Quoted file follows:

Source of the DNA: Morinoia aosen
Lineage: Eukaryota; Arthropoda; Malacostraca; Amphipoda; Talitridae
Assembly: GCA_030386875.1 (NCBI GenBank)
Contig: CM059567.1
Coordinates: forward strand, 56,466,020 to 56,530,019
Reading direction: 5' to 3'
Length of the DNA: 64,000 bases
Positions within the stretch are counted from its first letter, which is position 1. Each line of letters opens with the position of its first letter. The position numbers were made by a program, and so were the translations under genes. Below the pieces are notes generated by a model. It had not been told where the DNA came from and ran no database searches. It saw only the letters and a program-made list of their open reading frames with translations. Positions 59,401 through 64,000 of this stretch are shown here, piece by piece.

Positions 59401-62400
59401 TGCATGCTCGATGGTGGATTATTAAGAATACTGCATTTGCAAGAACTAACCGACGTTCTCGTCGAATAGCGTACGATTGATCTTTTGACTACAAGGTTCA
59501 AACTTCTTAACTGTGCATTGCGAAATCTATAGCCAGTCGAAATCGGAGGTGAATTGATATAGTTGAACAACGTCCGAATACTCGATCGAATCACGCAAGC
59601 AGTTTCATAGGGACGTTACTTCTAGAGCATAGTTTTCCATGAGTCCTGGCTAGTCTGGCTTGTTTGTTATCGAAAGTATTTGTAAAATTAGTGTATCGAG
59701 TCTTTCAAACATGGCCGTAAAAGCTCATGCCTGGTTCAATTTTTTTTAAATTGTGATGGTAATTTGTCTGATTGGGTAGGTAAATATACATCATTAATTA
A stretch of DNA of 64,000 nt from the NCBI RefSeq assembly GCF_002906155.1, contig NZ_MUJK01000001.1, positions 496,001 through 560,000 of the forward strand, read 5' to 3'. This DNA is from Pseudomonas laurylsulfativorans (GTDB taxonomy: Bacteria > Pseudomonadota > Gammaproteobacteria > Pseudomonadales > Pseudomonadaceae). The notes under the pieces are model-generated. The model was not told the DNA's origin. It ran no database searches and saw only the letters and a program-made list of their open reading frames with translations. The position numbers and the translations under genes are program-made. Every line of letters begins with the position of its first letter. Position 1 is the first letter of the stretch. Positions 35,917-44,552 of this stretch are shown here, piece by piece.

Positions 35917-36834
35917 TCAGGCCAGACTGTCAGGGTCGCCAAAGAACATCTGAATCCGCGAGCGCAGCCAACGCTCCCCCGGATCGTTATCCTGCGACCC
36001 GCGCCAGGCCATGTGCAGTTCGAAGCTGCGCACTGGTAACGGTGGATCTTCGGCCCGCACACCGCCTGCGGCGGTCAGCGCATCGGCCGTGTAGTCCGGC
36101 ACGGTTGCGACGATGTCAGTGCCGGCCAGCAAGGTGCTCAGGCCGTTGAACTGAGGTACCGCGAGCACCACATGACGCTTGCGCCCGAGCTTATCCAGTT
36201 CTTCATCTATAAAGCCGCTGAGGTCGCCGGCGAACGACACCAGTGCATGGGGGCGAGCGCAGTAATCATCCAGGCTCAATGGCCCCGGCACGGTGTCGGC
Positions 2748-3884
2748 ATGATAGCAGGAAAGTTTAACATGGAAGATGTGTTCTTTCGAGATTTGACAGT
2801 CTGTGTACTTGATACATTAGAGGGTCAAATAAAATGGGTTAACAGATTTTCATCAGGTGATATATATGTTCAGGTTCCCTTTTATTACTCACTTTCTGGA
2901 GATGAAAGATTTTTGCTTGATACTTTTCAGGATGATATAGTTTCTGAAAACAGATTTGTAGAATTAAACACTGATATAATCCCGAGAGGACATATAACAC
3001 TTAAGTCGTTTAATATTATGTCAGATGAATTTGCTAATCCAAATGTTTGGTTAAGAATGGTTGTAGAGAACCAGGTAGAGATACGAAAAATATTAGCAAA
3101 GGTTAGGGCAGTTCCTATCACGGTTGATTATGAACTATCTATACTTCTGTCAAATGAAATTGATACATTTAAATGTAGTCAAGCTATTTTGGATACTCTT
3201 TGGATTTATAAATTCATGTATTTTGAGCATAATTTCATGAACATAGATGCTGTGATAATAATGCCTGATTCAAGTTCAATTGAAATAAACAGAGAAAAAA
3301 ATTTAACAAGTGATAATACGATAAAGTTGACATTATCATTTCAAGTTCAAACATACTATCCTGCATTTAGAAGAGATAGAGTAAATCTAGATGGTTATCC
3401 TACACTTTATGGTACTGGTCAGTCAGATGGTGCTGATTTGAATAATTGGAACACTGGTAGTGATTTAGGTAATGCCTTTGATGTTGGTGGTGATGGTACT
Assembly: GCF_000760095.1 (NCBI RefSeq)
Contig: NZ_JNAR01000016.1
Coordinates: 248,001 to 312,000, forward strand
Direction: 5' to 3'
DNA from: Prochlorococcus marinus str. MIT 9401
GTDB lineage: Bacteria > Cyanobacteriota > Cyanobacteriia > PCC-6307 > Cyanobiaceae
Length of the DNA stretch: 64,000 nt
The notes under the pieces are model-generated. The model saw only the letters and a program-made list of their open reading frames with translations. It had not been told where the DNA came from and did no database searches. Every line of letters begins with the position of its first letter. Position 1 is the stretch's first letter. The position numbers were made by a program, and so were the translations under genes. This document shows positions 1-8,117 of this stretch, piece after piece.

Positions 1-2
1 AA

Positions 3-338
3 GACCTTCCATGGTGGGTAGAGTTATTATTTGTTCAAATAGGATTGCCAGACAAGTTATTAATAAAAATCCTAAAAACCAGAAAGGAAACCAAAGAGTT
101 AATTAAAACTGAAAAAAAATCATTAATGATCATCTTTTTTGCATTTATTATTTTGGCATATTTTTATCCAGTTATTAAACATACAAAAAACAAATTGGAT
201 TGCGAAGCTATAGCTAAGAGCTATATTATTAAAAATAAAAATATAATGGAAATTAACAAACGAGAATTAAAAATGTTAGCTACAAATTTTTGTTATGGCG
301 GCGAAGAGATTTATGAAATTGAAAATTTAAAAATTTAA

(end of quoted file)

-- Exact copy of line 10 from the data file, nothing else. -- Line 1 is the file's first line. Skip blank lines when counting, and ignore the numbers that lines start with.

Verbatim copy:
59401 TGCATGCTCGATGGTGGATTATTAAGAATACTGCATTTGCAAGAACTAACCGACGTTCTCGTCGAATAGCGTACGATTGATCTTTTGACTACAAGGTTCA